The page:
Politics: Tories in turmoil as `No Home Malone' fails

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The Independent Online
The Conservative crisis bounced from bad to worse yesterday when Michael Heseltine attacked his the judgement of his party leader. Anthony Bevins, Political Editor, reports on two by-elections and a banishment.

In the Winchester by-election, there was not so much a landslide as an avalanche, with the Liberal Democrats achieving a sensational 21,000 majority; while over in true-blue Beckenham, there was a further swing from the Tories to Labour, reducing the Conservative majority to little more than 1,000 votes.

But the continuing problems of the Conservative Party were then exacerbated when the former deputy prime minister felt provoked into delivering a withering public rebuke for Mr Hague.

Yesterday, the Conservative leadership unexpectedly withdrew the Commons whip from the rebellious Peter Temple-Morris, the MP for Leominster, who was provoked into resigning from the party. He had previously said he was not defecting to Labour, but would stay and fight the European corner within his own party.

Commenting on the disciplinary action - one step short of expulsion - a leadership spokesman said that officials were not going to put up with Mr Temple-Morris's continuing disloyalty, following his announcement that he could not stand as a Conservative, against the single currency, at the next election.

Mr Heseltine told ITN: "I think it's an unwise and unnecessary decision ... he represents a stream of opinion within the Conservative Party that we should seek to encourage, not to divorce."

A senior Labour source said Mr Hague was "bonkers", but the Tory leader was unmoved. "I'm not leading the Conservative Party by trying to please everybody," Mr Hague said, "but I do expect people to have a clear commitment to the Conservative Party.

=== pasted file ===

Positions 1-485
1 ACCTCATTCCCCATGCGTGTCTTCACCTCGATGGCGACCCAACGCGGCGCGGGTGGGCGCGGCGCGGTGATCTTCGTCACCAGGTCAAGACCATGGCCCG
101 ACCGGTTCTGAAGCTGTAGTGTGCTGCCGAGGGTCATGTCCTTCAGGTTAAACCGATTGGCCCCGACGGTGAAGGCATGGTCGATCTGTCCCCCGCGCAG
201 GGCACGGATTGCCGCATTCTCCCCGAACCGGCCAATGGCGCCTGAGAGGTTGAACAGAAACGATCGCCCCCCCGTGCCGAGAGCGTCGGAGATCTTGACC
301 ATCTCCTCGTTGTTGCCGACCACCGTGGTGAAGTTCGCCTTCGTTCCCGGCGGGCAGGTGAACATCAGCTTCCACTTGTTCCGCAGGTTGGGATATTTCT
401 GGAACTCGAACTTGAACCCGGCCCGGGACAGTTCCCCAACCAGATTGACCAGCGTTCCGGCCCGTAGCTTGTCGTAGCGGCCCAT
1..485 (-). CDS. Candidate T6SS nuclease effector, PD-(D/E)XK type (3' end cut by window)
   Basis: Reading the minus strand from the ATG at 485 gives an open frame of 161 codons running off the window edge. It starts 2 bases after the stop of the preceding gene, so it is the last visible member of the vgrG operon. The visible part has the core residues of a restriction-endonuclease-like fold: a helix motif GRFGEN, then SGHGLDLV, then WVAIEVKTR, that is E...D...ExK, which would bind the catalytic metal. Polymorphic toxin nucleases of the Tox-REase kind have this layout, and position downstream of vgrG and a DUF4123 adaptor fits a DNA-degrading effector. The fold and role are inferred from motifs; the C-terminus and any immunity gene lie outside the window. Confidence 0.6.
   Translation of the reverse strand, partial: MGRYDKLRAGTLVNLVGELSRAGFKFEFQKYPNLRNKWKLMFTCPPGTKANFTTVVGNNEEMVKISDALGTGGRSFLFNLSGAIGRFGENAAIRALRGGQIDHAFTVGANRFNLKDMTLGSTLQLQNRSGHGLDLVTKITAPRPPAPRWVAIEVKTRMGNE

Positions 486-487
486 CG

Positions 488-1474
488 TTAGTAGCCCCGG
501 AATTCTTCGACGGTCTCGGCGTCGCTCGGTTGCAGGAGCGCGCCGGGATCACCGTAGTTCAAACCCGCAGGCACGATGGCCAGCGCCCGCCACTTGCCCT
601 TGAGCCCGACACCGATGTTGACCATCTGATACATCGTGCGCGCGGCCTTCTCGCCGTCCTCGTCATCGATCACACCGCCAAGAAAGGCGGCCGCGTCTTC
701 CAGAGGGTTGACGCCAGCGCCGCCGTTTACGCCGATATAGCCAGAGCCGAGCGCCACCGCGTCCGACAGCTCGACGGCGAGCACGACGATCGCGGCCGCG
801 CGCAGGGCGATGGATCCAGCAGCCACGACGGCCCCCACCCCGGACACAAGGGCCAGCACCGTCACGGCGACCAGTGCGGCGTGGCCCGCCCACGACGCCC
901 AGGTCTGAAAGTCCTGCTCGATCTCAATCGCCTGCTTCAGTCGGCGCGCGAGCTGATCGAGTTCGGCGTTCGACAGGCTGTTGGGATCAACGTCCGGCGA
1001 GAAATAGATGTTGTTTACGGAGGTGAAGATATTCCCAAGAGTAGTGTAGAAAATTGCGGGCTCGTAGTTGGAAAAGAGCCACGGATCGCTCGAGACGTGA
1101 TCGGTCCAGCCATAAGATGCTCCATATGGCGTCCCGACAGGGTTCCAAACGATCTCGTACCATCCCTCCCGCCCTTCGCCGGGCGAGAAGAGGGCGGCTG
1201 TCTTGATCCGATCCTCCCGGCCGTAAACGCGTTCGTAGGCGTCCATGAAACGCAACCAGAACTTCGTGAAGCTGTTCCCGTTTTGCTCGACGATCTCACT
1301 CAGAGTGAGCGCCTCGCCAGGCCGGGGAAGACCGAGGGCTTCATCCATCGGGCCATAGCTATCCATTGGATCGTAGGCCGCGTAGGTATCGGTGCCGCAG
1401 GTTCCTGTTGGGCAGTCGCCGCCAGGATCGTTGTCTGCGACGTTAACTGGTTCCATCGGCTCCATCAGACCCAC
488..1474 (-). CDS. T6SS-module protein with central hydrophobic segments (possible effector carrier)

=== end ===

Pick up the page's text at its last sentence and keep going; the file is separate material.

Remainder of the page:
"Michael Heseltine always expected that of everybody when he was the deputy prime minister. I expect it now I'm the leader of the party."

That blunt repudiation of Mr Heseltine will dismay the pro-European wing of the Conservative Party. In a speech in Brighton last night, Lord Renton, a former chief whip, said it was his worst nightmare to think that there were no Tory MPs in Brighton or Hove, and a 21,000-vote Liberal Democrat majority in Winchester was a total impossibility.

"The simple message is that a hard anti-European line is not working and does not deserve to work for the Tories," he said.

Mr Temple-Morris later trumped his leadership by announcing that he would sit as a One Nation Conservative - on the Labour benches of the House - but a Labour spokesman said: "He will be more than welcome sitting on our benches and he would be welcomed if he decided at a later date to go the whole way." That is a distinct possibility.

William Hill, the bookmaker, followed up the by-election results with an even-money chance that Mr Hague would be replaced as party leader before the next election.

Mr Hague's reaction to the by-election results was to say that the party had won one and lost one. "It is going to take time to rebuild our fortunes," he said.

The Prime Minister, in Luxembourg for the jobs summit yesterday, said: "Here they are as the Opposition party and they are losing Winchester by an even larger amount, and they have got a cut majority in Beckenham, which was one of their safest seats."

But the night and day belonged to Mark Oaten. His initial two-vote win in Winchester last May had been challenged by the former incumbent Gerry Malone - yesterday he achieved the biggest Liberal Democrat majority in the Commons. Mr Malone has lost so many by-elections that he is known at Westminster as ``No home Malone''.

Paddy Ashdown said: "1 May was not a high-water mark for us and, in converting Winchester, which has been historically a safe Conservative seat, to one with such a substantial majority, there really are no glass ceilings for the Liberal Democrats."

By-election results


LD win. Mark Oaten (LD) 37,006 (68.05%, +25.99%) Gerry Malone (C) 15,450 (28.41%, -13.65%) Patrick Davies (Lab) 944 (1.74%, -8.78%) Robin Page (Referendum/UK Independence Alliance) 521 (0.96%) Lord David Sutch (Monster Raving Loony Party) 316 (0.58%, +0.09%) Richard Huggett (Literal Democrat Mark Here To Win) 59 (0.11%) Ms Rosemary Barry (Natural Law Party) 48 (0.09%) Roger Everest (Euro Conservative) 40 (0.07%)

LD maj 21,556 (39.64%) 19.82% swing C to LD Electorate 79,116; Turnout 54,384 (68.74%, -9.92%)


C hold. Mrs Jacqui Lait (C) 13,162 (41.25%, -1.22%) Bob Hughes (Lab) 11,935 (37.40%, +4.04%) Ms Rosemary Vetterlein (LD) 5,864 (18.38%, +0.24%) Philip Rimmer (Liberal) 330 (1.03%, -0.29%) John McAuley (National Front) 267 (0.84%, +0.13%) Leonard Mead (New Britain Referendum) 237 (0.74%) Terence Campion (Social Foundation Party) 69 (0.22%) John Small (Natural Law Party) 44 (0.14%)

C maj 1,227 (3.85%) 2.63% swing C to Lab

Electorate 73,228; Turnout 31,908 (43.57%, -31.08%)